Machine learning can be used as an innovative method to contribute to climate change resiliency. Today on Impact AI, I am joined by the co-founder and CTO of Vibrant Planet, Guy Bayes, to discuss how they are using AI to revitalize forests. Listening in, you’ll hear all about our guest’s background, why he started Vibrant Planet, what the company does, how they apply machine learning to their work, and a breakdown of how they collect the four sets of data they need. We delve into any problem areas they face in their individual and integrated data types before Guy tells us how they cross-validate their models. We even talk about how the teams collaborate, how machine learning and forest knowledge come together, and where he sees the company in the next three to five years. Finally, our guest shares some pearls of wisdom for any leaders of AI-powered startups.

Key Points:
  • A warm introduction to today’s guest, Guy Bayes.
  • Guy tells us about his background and what led him to create Vibrant Planet.
  • What Vibrant Planet does and how it contributes to climate change resiliency.
  • How Vibrant Planet applies machine learning to the work.
  • A breakdown of the four sets of data they need and how they collect it.
  • The challenges they face when it comes to collecting and integrating all their data.
  • How Guy makes sure that their models work in different geographic regions.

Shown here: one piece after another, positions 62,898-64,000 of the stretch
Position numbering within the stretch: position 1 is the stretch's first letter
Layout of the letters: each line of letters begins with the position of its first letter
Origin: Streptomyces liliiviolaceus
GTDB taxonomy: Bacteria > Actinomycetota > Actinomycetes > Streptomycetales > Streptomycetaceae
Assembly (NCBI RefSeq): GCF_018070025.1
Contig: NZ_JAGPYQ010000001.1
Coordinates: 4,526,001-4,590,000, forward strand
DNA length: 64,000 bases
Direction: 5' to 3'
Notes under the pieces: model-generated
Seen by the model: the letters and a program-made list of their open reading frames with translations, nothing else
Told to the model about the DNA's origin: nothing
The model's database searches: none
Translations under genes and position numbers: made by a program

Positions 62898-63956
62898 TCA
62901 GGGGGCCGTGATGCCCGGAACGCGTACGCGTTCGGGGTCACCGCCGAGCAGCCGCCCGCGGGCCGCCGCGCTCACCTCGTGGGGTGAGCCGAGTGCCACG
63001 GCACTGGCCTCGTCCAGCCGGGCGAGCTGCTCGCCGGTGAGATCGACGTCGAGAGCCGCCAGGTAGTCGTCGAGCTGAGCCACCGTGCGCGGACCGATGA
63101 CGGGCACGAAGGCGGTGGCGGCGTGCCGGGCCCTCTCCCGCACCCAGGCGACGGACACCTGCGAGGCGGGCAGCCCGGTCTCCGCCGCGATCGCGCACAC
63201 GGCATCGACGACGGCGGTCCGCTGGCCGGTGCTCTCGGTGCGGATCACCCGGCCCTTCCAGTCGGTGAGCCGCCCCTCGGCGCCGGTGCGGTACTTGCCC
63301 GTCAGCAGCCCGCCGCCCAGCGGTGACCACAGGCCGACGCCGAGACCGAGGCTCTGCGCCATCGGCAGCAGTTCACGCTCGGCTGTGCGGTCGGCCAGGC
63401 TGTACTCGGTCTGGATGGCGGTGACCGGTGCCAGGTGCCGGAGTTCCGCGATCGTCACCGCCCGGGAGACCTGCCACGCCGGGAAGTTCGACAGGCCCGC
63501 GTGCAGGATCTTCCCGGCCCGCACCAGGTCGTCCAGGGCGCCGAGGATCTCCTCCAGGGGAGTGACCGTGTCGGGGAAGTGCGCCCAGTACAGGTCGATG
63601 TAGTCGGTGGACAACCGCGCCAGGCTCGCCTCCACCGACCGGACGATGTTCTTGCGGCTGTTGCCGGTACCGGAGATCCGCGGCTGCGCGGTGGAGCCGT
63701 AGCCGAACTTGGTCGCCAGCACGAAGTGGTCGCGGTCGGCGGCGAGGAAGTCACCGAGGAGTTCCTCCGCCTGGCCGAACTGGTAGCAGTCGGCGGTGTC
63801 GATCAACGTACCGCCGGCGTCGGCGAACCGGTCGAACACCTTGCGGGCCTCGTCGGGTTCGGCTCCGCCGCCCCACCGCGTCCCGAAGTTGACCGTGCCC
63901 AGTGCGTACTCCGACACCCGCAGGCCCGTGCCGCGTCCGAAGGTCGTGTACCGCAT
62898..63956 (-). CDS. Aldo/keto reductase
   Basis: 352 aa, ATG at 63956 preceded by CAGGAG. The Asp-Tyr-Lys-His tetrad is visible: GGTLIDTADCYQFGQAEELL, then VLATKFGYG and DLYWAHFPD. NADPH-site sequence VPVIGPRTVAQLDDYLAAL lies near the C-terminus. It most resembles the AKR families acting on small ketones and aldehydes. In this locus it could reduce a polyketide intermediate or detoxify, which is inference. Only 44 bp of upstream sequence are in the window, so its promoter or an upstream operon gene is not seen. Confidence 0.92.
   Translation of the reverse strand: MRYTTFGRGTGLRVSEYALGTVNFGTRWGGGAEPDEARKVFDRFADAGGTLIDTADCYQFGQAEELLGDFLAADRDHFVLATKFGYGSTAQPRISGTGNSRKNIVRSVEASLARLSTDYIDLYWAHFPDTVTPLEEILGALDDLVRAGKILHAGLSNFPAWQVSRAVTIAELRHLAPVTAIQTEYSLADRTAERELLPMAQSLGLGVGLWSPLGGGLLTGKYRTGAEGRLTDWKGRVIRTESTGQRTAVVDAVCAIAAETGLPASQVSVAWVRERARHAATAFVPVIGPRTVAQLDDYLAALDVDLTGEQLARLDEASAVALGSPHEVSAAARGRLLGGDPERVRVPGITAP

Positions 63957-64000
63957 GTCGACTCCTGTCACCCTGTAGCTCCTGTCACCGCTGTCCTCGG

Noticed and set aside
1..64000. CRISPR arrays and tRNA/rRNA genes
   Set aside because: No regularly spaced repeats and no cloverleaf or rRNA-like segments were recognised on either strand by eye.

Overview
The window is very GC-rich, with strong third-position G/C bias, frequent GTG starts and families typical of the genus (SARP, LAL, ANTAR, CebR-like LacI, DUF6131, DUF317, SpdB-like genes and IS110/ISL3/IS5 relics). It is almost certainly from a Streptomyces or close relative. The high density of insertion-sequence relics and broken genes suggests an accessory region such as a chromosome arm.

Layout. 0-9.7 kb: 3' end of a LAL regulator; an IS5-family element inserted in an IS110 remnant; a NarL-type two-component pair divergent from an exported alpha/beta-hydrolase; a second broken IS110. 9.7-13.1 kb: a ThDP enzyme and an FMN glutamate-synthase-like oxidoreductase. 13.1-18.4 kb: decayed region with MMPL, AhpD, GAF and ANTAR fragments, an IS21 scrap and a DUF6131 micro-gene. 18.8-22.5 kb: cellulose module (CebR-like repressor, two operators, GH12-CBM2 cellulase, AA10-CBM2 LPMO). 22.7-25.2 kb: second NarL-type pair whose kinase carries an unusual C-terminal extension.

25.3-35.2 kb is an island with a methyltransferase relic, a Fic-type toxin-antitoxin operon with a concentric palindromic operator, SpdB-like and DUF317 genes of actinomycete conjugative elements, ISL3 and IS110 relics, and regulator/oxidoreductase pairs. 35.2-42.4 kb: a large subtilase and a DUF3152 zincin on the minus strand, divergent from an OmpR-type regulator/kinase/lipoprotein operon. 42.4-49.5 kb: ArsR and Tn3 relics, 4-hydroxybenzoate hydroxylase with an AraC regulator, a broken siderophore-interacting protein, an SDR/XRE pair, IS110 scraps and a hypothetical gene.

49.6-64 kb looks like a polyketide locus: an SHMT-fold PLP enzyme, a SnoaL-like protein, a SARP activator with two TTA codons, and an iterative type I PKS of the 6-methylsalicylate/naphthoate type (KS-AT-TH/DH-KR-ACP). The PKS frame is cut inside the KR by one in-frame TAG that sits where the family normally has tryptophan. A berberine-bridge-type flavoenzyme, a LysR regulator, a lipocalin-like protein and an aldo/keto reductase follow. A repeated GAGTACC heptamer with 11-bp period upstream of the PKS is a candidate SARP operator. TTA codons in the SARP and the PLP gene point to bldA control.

• Incorporating forest knowledge into data modeling and machine learning development.
  • How the Vibrant Planet teams work together and collaborate to achieve their goal.
  • What Vibrant Planet does to measure the impact of this technology.
  • New AI advancements Guy is particularly excited about for Vibrant Planet.
  • Guy shares some advice for leaders of AI-powered startups.
  • Where he sees Vibrant Planet’s impact in the next three to five years.


“Getting the forest back into a state that's more able to tolerate fire and more able to produce low-intensity fire rather than high-intensity fire is [Vibrant Planet’s] goal.” — Guy Bayes

“We have – not only super good engineers but also very talented ecological scientists and people that have done physical hands-on forestry for their careers. – This mix of those three personas – work together pretty harmoniously actually because we all share a common goal.” — Guy Bayes

“I don't think you can ever find one person who has all that in their head, but you can find a team that does.” — Guy Bayes

“You will not have an impact without having a combined team that all respects each other and brings different things to the table.” — Guy Bayes


Guy Bayes on LinkedIn
Vibrant Planet
Vibrant Planet on LinkedIn